Professional-patient relations encompass various elements, including:

1. Informed Consent: Healthcare professionals must provide patients with adequate information about their medical condition, treatment options, benefits, risks, and alternatives to enable them to make informed decisions about their healthcare.
2. Confidentiality: Healthcare professionals must respect patients' privacy and maintain the confidentiality of their medical information, except in specific circumstances where disclosure is required by law or necessary for patient safety.
3. Communication: Healthcare professionals must communicate effectively with patients, listening to their concerns, answering their questions, and providing clear and concise explanations about their medical condition and treatment plan.
4. Empathy and Compassion: Healthcare professionals must demonstrate empathy and compassion towards their patients, recognizing their emotional and psychological needs and providing support and comfort when necessary.
5. Cultural Competence: Healthcare professionals must be aware of and respect cultural differences among their patients, adapting their communication style and treatment approach to meet the unique needs of each patient.
6. Shared Decision-Making: Healthcare professionals and patients should work together to make medical decisions based on the best available evidence, the patient's values and preferences, and the healthcare professional's expertise.
7. Continuity of Care: Healthcare professionals must ensure continuity of care for their patients, coordinating with other healthcare providers and ensuring that patients receive appropriate follow-up care.

Professional-patient relations are essential to achieving positive health outcomes, improving patient satisfaction, and reducing medical errors and adverse events. Healthcare professionals must maintain ethical and professional standards in their interactions with patients, recognizing the power imbalance in the relationship and striving to promote trust, respect, and collaboration.

The "attitude of health personnel" refers to the overall disposition, behavior, and approach that healthcare professionals exhibit towards their patients or clients. This encompasses various aspects such as:

1. Interpersonal skills: The ability to communicate effectively, listen actively, and build rapport with patients.
2. Professionalism: Adherence to ethical principles, confidentiality, and maintaining a non-judgmental attitude.
3. Compassion and empathy: Showing genuine concern for the patient's well-being and understanding their feelings and experiences.
4. Cultural sensitivity: Respecting and acknowledging the cultural backgrounds, beliefs, and values of patients.
5. Competence: Demonstrating knowledge, skills, and expertise in providing healthcare services.
6. Collaboration: Working together with other healthcare professionals to ensure comprehensive care for the patient.
7. Patient-centeredness: Focusing on the individual needs, preferences, and goals of the patient in the decision-making process.
8. Commitment to continuous learning and improvement: Staying updated with the latest developments in the field and seeking opportunities to enhance one's skills and knowledge.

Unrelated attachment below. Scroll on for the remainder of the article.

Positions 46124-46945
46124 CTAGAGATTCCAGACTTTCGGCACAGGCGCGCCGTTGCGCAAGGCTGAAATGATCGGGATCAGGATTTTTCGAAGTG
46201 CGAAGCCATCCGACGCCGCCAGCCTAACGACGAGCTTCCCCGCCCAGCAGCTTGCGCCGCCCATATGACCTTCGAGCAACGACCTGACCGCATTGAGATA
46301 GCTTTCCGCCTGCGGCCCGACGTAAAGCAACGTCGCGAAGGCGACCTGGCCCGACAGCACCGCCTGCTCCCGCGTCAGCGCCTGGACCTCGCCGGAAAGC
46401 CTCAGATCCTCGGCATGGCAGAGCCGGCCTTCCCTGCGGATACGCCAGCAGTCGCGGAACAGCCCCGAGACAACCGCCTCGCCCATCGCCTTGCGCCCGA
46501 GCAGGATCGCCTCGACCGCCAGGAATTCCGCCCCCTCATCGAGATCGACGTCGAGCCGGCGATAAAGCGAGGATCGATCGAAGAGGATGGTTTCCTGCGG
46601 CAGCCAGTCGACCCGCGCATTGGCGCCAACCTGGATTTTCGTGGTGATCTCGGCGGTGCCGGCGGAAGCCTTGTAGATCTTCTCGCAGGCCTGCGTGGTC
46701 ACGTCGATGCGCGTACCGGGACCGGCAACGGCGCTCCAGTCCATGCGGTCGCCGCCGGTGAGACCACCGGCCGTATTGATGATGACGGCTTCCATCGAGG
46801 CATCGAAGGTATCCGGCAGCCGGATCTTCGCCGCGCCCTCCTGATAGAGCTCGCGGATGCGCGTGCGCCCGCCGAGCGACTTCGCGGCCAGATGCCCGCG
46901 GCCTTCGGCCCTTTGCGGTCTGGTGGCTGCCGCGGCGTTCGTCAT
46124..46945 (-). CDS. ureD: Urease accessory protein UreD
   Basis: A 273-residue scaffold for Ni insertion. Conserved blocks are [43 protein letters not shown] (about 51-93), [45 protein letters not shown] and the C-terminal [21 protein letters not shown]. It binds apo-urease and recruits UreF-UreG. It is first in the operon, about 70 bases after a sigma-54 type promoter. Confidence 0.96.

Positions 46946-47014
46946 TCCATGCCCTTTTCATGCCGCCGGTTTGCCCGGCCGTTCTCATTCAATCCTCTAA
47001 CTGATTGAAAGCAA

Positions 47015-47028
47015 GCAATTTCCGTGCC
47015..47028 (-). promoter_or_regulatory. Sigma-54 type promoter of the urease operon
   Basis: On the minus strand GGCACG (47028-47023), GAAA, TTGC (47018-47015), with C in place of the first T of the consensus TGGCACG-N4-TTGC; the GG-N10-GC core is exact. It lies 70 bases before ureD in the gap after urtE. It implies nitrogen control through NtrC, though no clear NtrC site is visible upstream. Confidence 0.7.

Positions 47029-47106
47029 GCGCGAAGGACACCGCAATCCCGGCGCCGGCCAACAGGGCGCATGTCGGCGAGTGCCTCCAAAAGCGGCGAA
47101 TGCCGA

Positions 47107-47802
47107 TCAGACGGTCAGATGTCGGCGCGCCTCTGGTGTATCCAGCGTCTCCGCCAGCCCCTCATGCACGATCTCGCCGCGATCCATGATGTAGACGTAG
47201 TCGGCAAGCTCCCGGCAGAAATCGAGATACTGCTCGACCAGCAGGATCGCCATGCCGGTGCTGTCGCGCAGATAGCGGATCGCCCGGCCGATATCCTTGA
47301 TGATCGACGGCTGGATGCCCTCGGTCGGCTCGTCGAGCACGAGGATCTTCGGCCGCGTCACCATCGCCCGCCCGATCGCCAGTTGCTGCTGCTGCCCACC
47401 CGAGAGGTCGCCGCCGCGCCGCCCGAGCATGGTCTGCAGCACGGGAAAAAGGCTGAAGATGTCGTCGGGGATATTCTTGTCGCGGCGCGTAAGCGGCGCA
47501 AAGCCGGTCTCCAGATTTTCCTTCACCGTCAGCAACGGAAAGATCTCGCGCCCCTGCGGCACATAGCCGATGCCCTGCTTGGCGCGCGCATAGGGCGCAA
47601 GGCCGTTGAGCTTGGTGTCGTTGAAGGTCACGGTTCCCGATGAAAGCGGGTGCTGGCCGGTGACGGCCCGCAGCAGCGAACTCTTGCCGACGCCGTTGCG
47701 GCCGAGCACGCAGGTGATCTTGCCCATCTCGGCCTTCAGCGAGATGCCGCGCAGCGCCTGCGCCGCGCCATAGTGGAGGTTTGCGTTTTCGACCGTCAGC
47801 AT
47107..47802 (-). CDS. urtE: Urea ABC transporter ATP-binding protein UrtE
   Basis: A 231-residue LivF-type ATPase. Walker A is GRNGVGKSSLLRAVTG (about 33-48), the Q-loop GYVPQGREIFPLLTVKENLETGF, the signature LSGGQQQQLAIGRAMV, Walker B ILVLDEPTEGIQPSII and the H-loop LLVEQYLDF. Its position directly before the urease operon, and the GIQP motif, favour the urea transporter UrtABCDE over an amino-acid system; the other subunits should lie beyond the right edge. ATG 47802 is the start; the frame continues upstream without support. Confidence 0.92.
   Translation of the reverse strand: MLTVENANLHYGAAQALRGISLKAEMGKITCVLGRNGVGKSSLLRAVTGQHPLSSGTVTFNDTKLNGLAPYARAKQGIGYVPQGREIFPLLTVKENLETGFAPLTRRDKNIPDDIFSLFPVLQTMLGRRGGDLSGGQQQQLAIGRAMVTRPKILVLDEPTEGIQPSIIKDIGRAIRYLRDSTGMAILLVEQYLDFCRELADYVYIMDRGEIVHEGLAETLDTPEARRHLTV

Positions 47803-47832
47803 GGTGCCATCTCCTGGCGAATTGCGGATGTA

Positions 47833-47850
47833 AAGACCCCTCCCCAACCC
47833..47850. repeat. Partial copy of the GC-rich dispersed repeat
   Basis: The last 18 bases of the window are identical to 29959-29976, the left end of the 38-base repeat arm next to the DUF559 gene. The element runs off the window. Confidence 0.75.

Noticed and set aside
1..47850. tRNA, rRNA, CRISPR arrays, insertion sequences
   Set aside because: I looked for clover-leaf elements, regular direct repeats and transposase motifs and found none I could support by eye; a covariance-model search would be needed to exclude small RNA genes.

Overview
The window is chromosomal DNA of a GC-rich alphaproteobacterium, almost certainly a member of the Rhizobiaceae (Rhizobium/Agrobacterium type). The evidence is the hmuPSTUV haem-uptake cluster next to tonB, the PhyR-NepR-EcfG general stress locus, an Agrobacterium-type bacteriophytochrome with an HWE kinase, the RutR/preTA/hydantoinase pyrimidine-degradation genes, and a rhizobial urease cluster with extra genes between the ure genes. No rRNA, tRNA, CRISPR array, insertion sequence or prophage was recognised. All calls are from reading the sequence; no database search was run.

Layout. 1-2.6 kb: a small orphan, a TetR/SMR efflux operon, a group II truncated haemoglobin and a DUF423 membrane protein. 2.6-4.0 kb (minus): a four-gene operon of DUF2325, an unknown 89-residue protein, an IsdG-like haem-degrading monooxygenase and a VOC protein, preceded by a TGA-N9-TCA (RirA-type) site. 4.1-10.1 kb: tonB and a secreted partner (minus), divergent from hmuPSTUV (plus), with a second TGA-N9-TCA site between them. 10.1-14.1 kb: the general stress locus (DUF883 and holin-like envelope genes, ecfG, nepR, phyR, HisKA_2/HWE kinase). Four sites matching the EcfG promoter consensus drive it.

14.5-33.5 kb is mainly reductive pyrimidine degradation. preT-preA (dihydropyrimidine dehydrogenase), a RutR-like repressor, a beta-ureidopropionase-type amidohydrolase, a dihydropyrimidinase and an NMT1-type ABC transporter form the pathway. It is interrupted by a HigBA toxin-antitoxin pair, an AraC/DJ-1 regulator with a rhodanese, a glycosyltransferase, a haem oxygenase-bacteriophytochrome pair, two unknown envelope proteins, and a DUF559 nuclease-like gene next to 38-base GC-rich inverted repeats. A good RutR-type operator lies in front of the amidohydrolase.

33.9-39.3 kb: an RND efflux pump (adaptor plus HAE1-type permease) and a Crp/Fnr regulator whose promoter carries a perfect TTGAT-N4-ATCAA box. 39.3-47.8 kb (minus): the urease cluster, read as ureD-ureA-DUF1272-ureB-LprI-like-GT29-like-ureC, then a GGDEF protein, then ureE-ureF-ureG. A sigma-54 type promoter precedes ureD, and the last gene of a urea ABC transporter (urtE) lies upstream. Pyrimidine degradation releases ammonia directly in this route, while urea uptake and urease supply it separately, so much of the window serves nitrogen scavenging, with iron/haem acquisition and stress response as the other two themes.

A positive attitude of health personnel contributes significantly to patient satisfaction, adherence to treatment plans, and overall healthcare outcomes.

Psychiatric Status Rating Scales are standardized assessment tools used by mental health professionals to evaluate and rate the severity of a person's psychiatric symptoms and functioning. These scales provide a systematic and structured approach to measuring various aspects of an individual's mental health, such as mood, anxiety, psychosis, behavior, and cognitive abilities.

The purpose of using Psychiatric Status Rating Scales is to:

1. Assess the severity and improvement of psychiatric symptoms over time.
2. Aid in diagnostic decision-making and treatment planning.
3. Monitor treatment response and adjust interventions accordingly.
4. Facilitate communication among mental health professionals about a patient's status.
5. Provide an objective basis for research and epidemiological studies.

Examples of Psychiatric Status Rating Scales include:

1. Clinical Global Impression (CGI): A brief, subjective rating scale that measures overall illness severity, treatment response, and improvement.
2. Positive and Negative Syndrome Scale (PANSS): A comprehensive scale used to assess the symptoms of psychosis, including positive, negative, and general psychopathology domains.
3. Hamilton Rating Scale for Depression (HRSD) or Montgomery-Åsberg Depression Rating Scale (MADRS): Scales used to evaluate the severity of depressive symptoms.
4. Young Mania Rating Scale (YMRS): A scale used to assess the severity of manic or hypomanic symptoms.
5. Brief Psychiatric Rating Scale (BPRS) or Symptom Checklist-90 Revised (SCL-90-R): Scales that measure a broad range of psychiatric symptoms and psychopathology.
6. Global Assessment of Functioning (GAF): A scale used to rate an individual's overall psychological, social, and occupational functioning on a hypothetical continuum of mental health-illness.

It is important to note that Psychiatric Status Rating Scales should be administered by trained mental health professionals to ensure accurate and reliable results.

Health care reform refers to the legislative efforts, initiatives, and debates aimed at improving the quality, affordability, and accessibility of health care services. These reforms may include changes to health insurance coverage, delivery systems, payment methods, and healthcare regulations. The goals of health care reform are often to increase the number of people with health insurance, reduce healthcare costs, and improve the overall health outcomes of a population. Examples of notable health care reform measures in the United States include the Affordable Care Act (ACA) and Medicare for All proposals.